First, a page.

Asked by Tamura Kentai
on 12 Jul 2019

Hi, :

I'm sorry, if ask the wrong question, actually I don't know which domain it is, just know it's about math, logic, programming, which Matlab plays a very important part in the world.

My question is , in computer domain, there are floating point, eg: single/double precision floating point, which store variables in [sign, exponent, significand] format sized in [1, 11, 52] bits (for 64 bit precision double type) , refer to https://en.wikipedia.org/wiki/Double-precision_floating-point_format

How do those floating number stored in computer (normally, binary format) to represent in decimal (with fractional number , between 0 ~ 1), especially, those numbers been right of the '.' (radix).

For example, a floating number in binary, 1.111111 is in decimal = 1.9844, how do the computer represent the .9844 to us ? From many docs, they all say, it's ' 2^-1 + 2^-2 +...+ 2^-6', but that's not what I want to ask, it's most likely I am curious about how do the computer translate 0.5 + 0.25 + .... + 0.0156, in computer, they are binary, only 010101..., so when they do arithmetic, they are based on 0,1,0,1..., so that definitely won't really recognize the decimal, '0.5', '0.25', ...,etc, but when we do those simple directives in Matlab, bin2dec(), f_b2d, it quickly gives the answers, I am interested in 'who' do those binary to 'decimal-string-output' task, in which level ? compiler ? What's the domain talking about those domain ?

Thank you very much.

Best regards.

Answer by Guillaume
on 12 Jul 2019

Edited by Guillaume
on 12 Jul 2019

Accepted Answer

Yes, as Stephen said, be careful about the difference between binary numbers and IEEE storage. You can easily see the IEEE representation of a double number in matlab with:

>> n = 1.9844

>> dec2bin(typecast(n, 'uint64'), 64); %typecast to uint64 doesn't change the bits, so we can extract the bit pattern

ans =

'0011111111111111110000000001101000110110111000101110101100011100'

As for your question, the computer is never aware of the decimal representation of the number, and doesn't care about it. All math is done with the binary representation. Which is why people sometimes are surprised by the result they get (see why 0.3-0.2-0.1 is not 0) because the binary math differs from the decima math. It's only for display to the user/programmer that the numbers are converted to their textual decimal representation. This is done by well established code routine, if you want to know more search for the source code of fprintf (in C). Similarly, the textual decimal representation of numbers you enter is immediately converted to the binary representation.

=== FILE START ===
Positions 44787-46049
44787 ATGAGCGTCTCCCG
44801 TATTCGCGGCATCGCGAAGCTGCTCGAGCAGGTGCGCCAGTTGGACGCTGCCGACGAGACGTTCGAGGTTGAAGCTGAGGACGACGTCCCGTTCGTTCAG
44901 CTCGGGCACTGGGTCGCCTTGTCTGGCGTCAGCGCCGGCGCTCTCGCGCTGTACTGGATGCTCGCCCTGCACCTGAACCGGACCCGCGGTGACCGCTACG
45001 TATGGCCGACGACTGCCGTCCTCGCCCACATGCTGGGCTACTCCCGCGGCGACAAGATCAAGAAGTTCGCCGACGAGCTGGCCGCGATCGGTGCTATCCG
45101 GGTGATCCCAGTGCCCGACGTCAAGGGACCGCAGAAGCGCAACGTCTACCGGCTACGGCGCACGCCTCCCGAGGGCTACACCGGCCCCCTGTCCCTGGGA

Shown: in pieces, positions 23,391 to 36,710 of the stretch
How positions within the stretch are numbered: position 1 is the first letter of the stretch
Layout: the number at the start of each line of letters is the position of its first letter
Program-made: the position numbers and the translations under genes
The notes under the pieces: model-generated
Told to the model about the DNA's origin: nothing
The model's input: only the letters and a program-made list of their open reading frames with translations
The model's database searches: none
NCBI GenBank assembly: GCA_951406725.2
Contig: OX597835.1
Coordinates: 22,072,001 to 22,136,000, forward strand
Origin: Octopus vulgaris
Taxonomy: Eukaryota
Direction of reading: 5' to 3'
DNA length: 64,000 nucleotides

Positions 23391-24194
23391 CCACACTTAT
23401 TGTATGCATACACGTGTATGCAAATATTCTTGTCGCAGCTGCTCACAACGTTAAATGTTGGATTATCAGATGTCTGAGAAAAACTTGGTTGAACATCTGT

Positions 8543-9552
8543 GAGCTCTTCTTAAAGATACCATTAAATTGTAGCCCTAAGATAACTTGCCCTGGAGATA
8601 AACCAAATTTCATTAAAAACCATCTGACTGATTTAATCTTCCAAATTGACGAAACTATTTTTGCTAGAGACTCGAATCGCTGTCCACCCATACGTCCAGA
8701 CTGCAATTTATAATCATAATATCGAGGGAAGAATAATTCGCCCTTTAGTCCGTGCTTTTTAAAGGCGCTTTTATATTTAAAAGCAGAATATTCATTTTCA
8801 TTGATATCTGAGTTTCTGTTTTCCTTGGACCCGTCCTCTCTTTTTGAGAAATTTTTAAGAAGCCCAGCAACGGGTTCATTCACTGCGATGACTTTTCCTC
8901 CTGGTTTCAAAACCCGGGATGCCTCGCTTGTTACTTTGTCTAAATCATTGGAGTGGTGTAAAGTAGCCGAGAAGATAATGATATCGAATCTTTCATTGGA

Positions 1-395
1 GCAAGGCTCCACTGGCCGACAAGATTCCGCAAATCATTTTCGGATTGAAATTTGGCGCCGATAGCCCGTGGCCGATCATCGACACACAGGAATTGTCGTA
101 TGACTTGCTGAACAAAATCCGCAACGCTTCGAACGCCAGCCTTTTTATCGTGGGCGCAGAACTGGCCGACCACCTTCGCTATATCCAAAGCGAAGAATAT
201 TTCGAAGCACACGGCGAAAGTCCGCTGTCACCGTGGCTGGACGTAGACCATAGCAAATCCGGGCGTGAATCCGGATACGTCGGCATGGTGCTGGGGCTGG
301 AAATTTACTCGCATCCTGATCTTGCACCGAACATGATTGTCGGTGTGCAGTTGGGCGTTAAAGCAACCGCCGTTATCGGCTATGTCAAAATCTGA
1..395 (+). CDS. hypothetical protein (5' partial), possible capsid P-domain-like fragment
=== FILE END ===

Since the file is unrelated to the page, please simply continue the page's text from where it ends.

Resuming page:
Guillaume
on 12 Jul 2019

James Tursa
on 12 Sep 2019

Guillaume
on 12 Sep 2019

Hum, did I make it up? (!)

Indeed dec2bin doesn't handle properly integers above flintmax (because internally it converts to double). The doc does warn you but not the function. It's something I've complained about to mathworks. It's not even consistent with dec2hex (which throws a warning) or dec2base (which throws an error).

Another way to get the correct binary representation of a number (on a little endian computer), which is probably what I did originally:

strjoin(flipud(cellstr(dec2bin(typecast(n, 'uint8'), 8))), '')

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Answer by James Tursa
on 12 Sep 2019

You can't use dec2bin( ) reliably for this conversion in all versions of MATLAB because it is limited by flintmax (see note at bottom of doc). I.e., even though it lists int64 and uint64 as acceptable data type inputs, it really can't handle all of the values properly. E.g., using a simple example where we expect all of the mantissa bits to be 1's

R2016a & R2019a WIN64:

>> num2hex(realmax)

ans =

7fefffffffffffff <-- We should expect lots of trailing 1's

>> dec2bin(typecast(realmax,'uint64'),64)

ans =

0111111111110000000000000000000000000000000000000000000000000000 <-- TOTALLY goofed up!

>> reshape(dec2bin(sscanf(num2hex(realmax),'%1x'),4)',1,[]) % do it one hex digit at a time

ans =

0111111111101111111111111111111111111111111111111111111111111111 <-- This is what we were expecting

Both R2016a and R2019a dec2bin( ) can't handle the large uint64 value properly.

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## 2 Comments

## Stephen Cobeldick (view profile)

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## Tamura Kentai (view profile)

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